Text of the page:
• United States

How we did it

Jan 12, 20043 mins
HDTVsNetwork SecurityNetworking

Secure Sockets Layer VPN testing turned out to be a fairly complex task. We started by building a test network consisting of client systems, the SSL VPN device and servers running different enterprise applications. Each SSL VPN device would be used to connect clients to servers, and we’d record the results of interoperability tests.

This immediately raised two questions: which clients to use and which servers. To determine which clients were important, we analyzed the HTTP Web server log files for a recent one-month period to see which clients are used most commonly. Because SSL VPN users might not be working from company-owned and controlled systems, we let the general Internet distribution of browsers guide us. We analyzed approximately 3 million unique visitors to find which browsers account for at least 1% of the systems, and came up with five browsers: Internet Explorer versions 5 and 6, Netscape versions 4.7 and 7, and Apple’s Safari browser, spread across various versions of Macintosh and Windows operating systems.

We installed several client Windows systems running Windows 2000; some with the most recent patch kits and others patched only up to Service Pack 3. The Windows systems ran two versions of Internet Explorer (Version 5 and an up-to-date Version 6) and two versions of Netscape (Version 4.7 and an up-to-date Version 7.1). We also borrowed a PowerBook G4 from Apple to run three browsers on Macintosh OS X (Internet Explorer, Netscape and Safari).

On the server side, we identified 20 typical enterprise applications for SSL VPNs, including some simple Web applications in pure HTML, applications using JavaScript, iNotes from IBM, Outlook Web Access from Microsoft, WhatsUp from Ipswitch, several test Macromedia Flash applications, Java-based applications from Altio, Microsoft’s Terminal Services, Citrix Systems’ MetaFrameXP, Windows file servers, Network File Systems file servers, FTP file servers, terminal emulation using Telnet and SSH, NetScreen Technologies’ Global Pro Firewall management system, and mail services using the standard Post Office Protocol, Internet Message Access Protocol and Simple Mail Transfer Protocol. Although we wanted to include some more complex enterprise applications, such as SAP, the time requirements and expense of installing them proved too much for our test team.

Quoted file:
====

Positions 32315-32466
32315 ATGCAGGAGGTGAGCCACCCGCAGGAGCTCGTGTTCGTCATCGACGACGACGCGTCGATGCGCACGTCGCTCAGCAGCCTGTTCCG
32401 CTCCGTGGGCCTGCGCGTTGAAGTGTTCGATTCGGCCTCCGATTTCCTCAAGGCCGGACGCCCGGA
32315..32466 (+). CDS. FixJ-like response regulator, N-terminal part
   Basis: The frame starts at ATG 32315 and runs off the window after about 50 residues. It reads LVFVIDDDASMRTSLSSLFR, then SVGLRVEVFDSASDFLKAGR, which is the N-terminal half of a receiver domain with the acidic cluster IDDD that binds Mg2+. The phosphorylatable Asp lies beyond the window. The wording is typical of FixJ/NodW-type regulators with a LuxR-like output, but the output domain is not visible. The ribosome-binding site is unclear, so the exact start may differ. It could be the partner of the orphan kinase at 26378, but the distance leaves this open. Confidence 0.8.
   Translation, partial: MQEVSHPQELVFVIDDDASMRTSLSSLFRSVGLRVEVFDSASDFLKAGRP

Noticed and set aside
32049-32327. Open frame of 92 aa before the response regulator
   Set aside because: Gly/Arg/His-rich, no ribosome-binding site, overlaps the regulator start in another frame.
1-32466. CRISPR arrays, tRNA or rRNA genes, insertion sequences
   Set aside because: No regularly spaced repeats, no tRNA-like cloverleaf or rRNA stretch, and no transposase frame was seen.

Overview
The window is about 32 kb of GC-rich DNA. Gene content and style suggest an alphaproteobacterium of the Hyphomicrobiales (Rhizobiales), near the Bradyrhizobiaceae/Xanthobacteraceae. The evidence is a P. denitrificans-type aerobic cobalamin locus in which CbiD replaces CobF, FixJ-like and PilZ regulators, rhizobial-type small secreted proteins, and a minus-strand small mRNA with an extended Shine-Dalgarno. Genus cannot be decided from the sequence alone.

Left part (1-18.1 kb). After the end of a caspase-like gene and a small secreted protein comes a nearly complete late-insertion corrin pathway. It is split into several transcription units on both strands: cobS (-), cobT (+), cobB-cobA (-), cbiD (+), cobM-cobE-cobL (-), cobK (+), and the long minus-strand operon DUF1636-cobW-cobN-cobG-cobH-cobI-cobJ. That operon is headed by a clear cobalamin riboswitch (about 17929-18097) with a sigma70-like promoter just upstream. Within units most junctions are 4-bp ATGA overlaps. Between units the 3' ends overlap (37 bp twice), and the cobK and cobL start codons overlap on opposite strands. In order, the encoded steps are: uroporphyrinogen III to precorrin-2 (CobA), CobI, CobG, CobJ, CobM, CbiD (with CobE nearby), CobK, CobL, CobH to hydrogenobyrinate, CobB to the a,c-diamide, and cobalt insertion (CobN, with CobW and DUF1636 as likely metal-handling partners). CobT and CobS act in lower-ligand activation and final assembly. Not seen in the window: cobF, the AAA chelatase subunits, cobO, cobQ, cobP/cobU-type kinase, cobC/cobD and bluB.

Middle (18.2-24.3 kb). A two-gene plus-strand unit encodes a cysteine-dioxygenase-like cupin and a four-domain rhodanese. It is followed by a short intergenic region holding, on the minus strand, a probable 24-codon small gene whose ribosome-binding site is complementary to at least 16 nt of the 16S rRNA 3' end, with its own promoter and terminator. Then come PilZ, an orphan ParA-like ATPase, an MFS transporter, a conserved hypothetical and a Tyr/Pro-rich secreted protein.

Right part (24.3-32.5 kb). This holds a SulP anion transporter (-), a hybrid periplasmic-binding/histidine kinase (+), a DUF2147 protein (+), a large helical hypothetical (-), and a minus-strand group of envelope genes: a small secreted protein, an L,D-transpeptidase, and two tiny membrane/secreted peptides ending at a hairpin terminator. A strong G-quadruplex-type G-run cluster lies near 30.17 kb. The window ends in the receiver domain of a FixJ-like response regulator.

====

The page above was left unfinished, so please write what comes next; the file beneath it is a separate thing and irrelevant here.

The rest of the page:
We set up a Windows 2000 server running VMware’s GSX server with multiple virtual machines and installed each application onto a different virtual machine. The GSX host machine had dual 2.4-GHz CPUs and 3G bytes of memory, which was plenty for our test because we weren’t looking at performance.

On the outside network, where the clients were located, we also installed a small Linux system to handle DNS and Dynamic Host Configuration Protocol queries. Our outside network was disconnected at all times from the Internet.

To test interoperability, we configured each SSL VPN device to connect to our client and server networks. We issued certificates using our OpenSSL Certification Authority and set the usual parameters for tasks such as routing, DNS and time service. Then we added in the 20 applications to each device and used each client to attempt to connect to each application. We collected 140 data points for each SSL VPN device to determine its interoperability and application support scores.

We also evaluated each device using a set of 12 evaluation criteria that had been distributed to all SSL VPN manufacturers before the review. A copy is available here. These criteria helped guide our testing and organize the rest of our evaluation of SSL VPN products.